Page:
According to most reports, the threat of a double-dip recession is fading and there are signs that the economy is moving from a slow to a moderate rate of growth. Recovery, however, is coming slowly to community banks. They are being squeezed. Low demand for loans translates into less revenue while increased compliance costs mean higher expenses.
In a recent Plante Moran survey, 48 percent of financial institutions anticipated their regulatory compliance costs would increase 25 to 50 percent this year added to a 25 to 50 percent increase over the past several years.
Bankers are faced with many challenges going into 2013. They must successfully deal with constantly changing margins, manage risk, and balance the appeal of online services with information security concerns. Like all businesses, they also have to develop a comprehensive response to the healthcare reform play-or-pay mandate that goes into effect Jan. 1, 2014.
The debate among many is whether to drop or keep offering benefits. McKinsey and Company researchers, however, insist there are other options and indicate that after employers better understand the economic and social incentives embedded in the law they may dramatically restructure their benefits.
It is a complex question and you need to take a comprehensive approach.
The Sweetest Spot is Close to Home
This year just like in years past community banks need to operate in their sweet spot. They can compete most successfully in their local markets where their service and knowledge give them an edge. Bankers should be ready to help the business leaders in their communities build on their optimism.
Data collected by the National Center for the Middle Market (NCMM) in mid-December 2012 and comments from business leaders who reviewed the findings before they were printed in mid-January were moderately optimistic about 2013. “It appears we are slowly recovering from the Great Recession,” a distributor, with 40 employees and $10 million in annual sales, described.
Responses regarding investment decisions, which often indicate how companies feel about the future, show that 41 percent of executives continue to keep their money in cash or securities rather than use it for growth, expansion, or acquisitions. However some are spending. “We’re trying to invest in advanced equipment to increase our capacity and reduce our manual workforce to help offset the increasing costs of healthcare and pensions,” explained a $100 million manufacturer with 625 employees.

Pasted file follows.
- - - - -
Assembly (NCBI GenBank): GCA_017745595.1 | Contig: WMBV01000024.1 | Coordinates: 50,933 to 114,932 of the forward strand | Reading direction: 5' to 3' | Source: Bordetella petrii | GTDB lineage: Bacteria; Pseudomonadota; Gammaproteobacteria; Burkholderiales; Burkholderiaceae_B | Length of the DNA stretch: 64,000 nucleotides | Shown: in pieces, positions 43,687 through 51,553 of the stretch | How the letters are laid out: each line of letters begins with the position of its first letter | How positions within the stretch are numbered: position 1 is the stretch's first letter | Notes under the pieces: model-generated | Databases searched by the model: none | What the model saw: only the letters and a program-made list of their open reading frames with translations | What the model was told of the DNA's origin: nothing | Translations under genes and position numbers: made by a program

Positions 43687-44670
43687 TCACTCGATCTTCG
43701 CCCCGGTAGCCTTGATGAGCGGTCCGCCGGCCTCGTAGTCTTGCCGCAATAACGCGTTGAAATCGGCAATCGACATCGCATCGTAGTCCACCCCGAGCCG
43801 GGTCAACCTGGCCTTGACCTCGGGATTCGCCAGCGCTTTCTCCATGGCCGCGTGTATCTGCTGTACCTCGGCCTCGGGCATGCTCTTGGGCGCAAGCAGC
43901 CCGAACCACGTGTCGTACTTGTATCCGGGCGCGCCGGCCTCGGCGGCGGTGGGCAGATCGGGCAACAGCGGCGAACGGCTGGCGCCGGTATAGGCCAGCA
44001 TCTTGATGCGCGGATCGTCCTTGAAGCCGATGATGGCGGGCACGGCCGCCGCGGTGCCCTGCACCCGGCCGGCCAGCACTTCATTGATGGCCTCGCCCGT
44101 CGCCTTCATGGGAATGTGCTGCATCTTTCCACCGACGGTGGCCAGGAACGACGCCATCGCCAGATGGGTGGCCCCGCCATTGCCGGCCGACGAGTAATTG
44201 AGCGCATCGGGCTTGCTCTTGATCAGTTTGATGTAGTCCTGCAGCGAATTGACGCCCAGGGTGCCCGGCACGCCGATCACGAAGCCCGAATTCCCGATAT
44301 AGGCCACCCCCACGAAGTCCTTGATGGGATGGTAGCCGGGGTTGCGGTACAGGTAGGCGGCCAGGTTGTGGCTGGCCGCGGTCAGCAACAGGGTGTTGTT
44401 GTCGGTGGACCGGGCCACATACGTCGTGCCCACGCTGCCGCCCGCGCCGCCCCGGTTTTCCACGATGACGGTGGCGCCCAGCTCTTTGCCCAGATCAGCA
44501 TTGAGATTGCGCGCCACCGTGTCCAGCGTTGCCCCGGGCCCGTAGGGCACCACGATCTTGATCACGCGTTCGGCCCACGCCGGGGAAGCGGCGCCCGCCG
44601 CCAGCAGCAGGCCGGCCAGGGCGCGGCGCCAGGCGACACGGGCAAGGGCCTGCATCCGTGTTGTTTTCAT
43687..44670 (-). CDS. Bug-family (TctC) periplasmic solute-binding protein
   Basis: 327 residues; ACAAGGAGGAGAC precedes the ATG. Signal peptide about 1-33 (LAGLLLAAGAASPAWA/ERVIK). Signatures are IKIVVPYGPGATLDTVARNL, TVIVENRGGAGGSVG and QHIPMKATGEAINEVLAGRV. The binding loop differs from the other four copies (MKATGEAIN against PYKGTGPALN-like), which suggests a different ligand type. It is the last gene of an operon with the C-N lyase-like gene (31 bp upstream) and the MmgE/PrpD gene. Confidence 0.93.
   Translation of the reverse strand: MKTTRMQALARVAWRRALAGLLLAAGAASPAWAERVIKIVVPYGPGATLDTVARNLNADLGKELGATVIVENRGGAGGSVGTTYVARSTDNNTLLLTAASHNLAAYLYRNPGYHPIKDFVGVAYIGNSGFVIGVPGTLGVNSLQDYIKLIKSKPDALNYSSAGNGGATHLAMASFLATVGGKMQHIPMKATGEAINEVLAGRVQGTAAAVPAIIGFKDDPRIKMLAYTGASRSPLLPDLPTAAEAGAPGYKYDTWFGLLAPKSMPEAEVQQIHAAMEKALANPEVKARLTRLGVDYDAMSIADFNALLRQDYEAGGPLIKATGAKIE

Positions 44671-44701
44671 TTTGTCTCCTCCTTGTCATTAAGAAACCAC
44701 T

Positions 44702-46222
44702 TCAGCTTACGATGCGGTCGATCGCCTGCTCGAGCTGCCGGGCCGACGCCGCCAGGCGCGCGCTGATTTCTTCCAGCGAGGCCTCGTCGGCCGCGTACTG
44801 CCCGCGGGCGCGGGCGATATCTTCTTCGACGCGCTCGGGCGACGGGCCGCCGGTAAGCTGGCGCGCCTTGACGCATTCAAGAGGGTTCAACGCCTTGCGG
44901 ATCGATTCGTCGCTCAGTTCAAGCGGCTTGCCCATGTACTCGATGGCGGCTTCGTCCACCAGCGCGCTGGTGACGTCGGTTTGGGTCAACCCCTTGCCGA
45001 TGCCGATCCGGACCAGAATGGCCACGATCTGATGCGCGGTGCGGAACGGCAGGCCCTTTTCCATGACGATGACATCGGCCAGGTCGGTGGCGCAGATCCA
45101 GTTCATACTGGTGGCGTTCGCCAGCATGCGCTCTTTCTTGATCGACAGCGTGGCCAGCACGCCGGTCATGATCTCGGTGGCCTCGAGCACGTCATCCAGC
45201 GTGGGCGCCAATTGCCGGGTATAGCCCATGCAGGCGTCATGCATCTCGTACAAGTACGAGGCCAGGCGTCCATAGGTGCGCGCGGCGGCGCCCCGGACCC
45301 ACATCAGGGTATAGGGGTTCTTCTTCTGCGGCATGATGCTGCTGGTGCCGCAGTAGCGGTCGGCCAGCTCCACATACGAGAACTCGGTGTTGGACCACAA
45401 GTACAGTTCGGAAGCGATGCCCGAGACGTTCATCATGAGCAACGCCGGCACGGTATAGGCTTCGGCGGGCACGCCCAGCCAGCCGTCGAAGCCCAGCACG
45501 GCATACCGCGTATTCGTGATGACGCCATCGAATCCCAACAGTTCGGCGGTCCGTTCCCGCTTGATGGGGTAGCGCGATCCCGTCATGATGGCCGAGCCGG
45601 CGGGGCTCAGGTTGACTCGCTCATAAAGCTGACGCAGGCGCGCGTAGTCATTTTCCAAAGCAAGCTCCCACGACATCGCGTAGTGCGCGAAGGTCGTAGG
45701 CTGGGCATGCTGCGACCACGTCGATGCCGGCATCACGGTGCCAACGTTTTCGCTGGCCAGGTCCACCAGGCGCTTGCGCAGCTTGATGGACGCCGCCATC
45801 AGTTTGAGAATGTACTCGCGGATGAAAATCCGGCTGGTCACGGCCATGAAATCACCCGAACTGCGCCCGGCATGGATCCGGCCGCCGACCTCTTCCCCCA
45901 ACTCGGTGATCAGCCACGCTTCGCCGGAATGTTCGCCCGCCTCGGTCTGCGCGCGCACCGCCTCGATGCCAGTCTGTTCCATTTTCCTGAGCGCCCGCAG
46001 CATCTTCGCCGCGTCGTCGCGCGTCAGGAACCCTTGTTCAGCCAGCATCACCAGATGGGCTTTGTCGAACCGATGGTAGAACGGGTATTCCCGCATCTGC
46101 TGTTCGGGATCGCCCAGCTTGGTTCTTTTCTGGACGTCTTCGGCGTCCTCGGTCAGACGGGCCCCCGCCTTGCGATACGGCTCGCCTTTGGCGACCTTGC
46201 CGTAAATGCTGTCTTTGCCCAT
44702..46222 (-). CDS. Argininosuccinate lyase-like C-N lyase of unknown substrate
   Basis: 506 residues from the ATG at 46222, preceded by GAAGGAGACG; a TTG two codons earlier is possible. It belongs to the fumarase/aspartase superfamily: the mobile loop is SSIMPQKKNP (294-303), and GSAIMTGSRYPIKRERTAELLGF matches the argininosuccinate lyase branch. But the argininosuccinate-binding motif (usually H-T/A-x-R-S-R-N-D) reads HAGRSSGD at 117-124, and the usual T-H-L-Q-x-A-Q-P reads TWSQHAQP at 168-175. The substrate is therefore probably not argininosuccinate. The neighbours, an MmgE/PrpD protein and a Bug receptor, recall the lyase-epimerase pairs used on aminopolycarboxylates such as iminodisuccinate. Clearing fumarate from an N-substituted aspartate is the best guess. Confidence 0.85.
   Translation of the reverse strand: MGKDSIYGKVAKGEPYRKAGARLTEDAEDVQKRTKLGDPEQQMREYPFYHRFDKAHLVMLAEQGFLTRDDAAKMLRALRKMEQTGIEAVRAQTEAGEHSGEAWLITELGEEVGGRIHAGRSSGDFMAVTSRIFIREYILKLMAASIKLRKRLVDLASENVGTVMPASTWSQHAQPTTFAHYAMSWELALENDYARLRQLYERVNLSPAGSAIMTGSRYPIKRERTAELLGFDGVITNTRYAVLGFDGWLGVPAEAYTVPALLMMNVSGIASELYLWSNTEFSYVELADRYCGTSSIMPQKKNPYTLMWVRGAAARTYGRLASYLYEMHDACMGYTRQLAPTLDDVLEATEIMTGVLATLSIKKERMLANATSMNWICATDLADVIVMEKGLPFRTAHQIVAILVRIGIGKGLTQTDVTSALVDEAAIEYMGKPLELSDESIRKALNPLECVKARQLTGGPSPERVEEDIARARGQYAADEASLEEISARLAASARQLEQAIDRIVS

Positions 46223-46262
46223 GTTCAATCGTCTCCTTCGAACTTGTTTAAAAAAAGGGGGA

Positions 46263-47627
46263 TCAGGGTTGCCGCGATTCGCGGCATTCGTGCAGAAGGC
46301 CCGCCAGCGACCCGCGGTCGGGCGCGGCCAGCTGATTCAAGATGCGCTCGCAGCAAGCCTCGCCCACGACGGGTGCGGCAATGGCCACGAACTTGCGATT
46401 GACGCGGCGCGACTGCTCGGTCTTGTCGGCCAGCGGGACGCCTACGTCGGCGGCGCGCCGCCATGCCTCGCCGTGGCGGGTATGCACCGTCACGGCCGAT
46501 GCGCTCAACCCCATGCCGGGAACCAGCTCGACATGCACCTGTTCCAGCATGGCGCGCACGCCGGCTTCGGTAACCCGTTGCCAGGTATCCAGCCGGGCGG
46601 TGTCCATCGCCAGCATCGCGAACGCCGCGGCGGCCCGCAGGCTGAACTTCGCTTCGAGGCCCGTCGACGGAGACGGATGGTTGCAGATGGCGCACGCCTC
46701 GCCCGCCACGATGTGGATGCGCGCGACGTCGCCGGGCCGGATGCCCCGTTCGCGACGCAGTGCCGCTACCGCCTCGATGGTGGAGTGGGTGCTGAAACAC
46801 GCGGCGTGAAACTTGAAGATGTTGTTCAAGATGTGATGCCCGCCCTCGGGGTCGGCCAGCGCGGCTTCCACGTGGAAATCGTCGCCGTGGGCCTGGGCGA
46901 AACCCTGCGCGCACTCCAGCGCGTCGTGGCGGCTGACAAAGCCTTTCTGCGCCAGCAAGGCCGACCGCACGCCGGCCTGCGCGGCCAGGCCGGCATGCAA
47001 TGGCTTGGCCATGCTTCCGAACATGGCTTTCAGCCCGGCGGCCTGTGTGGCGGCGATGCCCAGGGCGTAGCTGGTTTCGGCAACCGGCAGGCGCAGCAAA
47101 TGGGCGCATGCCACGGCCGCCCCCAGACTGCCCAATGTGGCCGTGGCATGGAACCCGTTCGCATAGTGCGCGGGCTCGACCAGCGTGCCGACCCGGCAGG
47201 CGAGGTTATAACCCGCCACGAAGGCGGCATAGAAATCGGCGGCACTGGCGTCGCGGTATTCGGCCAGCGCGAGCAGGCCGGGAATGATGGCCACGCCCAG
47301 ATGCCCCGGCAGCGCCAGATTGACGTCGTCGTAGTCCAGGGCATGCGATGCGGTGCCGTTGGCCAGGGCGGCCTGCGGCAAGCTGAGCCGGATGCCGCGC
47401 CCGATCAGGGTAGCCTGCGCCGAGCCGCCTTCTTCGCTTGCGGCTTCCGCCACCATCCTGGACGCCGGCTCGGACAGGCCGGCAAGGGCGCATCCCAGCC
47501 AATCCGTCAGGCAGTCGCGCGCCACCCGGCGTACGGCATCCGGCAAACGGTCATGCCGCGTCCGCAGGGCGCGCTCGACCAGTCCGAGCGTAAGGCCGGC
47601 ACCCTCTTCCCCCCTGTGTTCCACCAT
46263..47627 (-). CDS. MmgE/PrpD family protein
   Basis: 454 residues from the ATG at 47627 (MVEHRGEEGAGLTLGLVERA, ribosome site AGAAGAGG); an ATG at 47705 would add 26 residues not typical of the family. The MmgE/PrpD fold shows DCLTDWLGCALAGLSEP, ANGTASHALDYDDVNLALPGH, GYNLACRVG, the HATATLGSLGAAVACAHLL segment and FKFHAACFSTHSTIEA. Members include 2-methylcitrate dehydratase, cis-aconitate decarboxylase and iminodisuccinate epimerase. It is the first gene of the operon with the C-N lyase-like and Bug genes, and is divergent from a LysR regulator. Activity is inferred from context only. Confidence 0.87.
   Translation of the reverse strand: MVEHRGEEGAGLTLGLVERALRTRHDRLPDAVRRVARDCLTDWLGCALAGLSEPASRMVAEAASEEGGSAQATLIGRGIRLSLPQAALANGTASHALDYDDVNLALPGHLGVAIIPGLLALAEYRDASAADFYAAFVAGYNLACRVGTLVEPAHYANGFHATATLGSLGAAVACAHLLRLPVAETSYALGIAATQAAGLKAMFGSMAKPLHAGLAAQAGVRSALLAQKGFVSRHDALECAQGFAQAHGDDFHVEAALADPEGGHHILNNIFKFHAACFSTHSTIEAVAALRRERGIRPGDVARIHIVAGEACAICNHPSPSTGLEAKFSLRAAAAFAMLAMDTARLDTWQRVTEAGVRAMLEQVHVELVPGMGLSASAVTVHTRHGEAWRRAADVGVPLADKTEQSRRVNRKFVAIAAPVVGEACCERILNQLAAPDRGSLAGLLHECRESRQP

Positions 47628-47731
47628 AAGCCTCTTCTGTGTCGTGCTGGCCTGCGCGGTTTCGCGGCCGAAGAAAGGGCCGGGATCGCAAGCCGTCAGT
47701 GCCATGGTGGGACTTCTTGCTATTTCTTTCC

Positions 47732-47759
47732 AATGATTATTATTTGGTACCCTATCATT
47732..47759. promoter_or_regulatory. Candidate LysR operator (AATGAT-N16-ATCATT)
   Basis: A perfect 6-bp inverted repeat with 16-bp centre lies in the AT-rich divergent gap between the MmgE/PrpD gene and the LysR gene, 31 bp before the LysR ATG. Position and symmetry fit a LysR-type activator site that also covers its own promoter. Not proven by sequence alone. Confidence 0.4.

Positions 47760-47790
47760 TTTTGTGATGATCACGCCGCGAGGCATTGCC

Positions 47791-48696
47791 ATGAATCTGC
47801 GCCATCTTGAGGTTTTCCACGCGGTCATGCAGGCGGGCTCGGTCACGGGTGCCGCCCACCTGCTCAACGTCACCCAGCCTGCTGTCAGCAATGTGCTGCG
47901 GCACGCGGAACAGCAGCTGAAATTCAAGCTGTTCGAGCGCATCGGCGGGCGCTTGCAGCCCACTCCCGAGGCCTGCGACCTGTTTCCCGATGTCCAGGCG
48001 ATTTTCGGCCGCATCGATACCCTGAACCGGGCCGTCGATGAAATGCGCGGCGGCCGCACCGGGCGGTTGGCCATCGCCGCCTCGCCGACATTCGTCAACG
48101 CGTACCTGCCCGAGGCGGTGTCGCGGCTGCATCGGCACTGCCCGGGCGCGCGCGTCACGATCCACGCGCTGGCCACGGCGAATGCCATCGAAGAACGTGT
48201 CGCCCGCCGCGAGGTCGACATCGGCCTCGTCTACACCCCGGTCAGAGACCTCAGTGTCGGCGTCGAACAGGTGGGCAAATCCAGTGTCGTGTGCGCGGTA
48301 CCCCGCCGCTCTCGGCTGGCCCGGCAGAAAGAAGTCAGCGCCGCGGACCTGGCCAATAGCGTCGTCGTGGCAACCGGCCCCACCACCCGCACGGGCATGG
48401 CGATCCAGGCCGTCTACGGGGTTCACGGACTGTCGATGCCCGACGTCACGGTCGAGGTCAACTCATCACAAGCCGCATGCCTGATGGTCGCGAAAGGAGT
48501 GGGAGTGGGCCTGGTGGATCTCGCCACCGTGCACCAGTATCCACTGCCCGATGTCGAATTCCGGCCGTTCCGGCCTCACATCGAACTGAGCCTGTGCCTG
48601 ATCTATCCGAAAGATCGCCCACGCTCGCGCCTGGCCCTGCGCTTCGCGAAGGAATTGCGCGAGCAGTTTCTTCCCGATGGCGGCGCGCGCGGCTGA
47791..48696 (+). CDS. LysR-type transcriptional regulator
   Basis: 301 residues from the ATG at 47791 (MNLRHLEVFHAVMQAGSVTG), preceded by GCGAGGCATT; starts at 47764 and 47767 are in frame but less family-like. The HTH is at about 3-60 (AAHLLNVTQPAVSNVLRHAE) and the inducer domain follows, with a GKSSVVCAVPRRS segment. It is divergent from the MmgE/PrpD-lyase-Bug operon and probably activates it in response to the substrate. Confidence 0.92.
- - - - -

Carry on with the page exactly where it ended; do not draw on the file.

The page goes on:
Number One Challenge: Healthcare Costs
In every industry, the cost of healthcare is the top challenge. More than 90 percent of the respondents to the NCMM fourth quarter survey found healthcare costs to be somewhat or highly challenging. That has remained unchanged through most of the year and is a constant across size and industry.
As employers begin planning for the play-or-pay mandates that will go into effect in 2014, 47 percent will be reconsidering staffing. Thirty percent said they would freeze hiring and 17 percent said they would be laying off workers.
Growth Profit Pressures Continue
Besides healthcare costs, executives in the NCMM report are concerned about their ability to continue revenue growth and indicate that margins are under pressure moving into 2013. Commodity prices rose significantly last year, and they might impact the cost of doing business and the ability of middle-market companies to maintain margins. Unlike large firms, middle market firms don’t have the leverage to control price swings. One way to grow revenues is to go abroad, but middle-market companies view this as risky.
In 2012, middle-market companies posted average gross revenue growth of 7 percent and predict a 5.2 percent increase in 2013. According to NCMM Academic Director Anil Makhija middle-market business leaders are often cautious in their forecasts.
The middle market added 1.17 million jobs in 2012 for a 2.7 percent gain, compared to a 2.1 percent gain for large U.S. firms. Small businesses were at the low end of the scale with only
1.2 percent job growth according to ADP data. The middle market anticipates a slight drop in job creation, down from 2.7 percent in 2012 to 2.3 percent in 2013.
Looking more closely at job creation last year, the service industry topped the list with 5.5 percent growth in jobs according to fourth quarter figures. Health care was second with 3.4 percent growth, retail was third with 2.8 percent. The wholesale industry was at the bottom with only 0.7 percent growth, followed by manufacturing with 1.7 percent.
Looking ahead in 2013, the service industry will continue to outpace the other industries, but anticipates job growth will decline 1.5 percent to 4 percent. Construction jobs will grow from 1.9 percent in 2012 to 3.5 percent this year, and the wholesale industry anticipates doubling its job growth over last year, up from 0.7 percent to 1.2 percent.
Confidence is Low, but Improving
According to NCMM polling, confidence among middle-market leaders remains depressed, but they are slowly becoming more optimistic. Of the firms surveyed roughly half are at least somewhat confident in the U.S. economy with the largest companies showing the biggest increase.
The economists at the NCMM say the fourth quarter results suggest “a notable change in trends that point to increasing expansion in the broader economy after a year of mostly tepid GDP growth.” And they conclude: “Talk and fears of a double dip recession are quietly receding.”
We thank the National Center for the Middle Market (NCMM) at The Ohio State University for sharing its data with us. The NCMM surveys 1,000 c-suite executives of middle-market companies in a range of industries each quarter. The middle market is defined as companies with annual revenue between $10 million and $1 billion.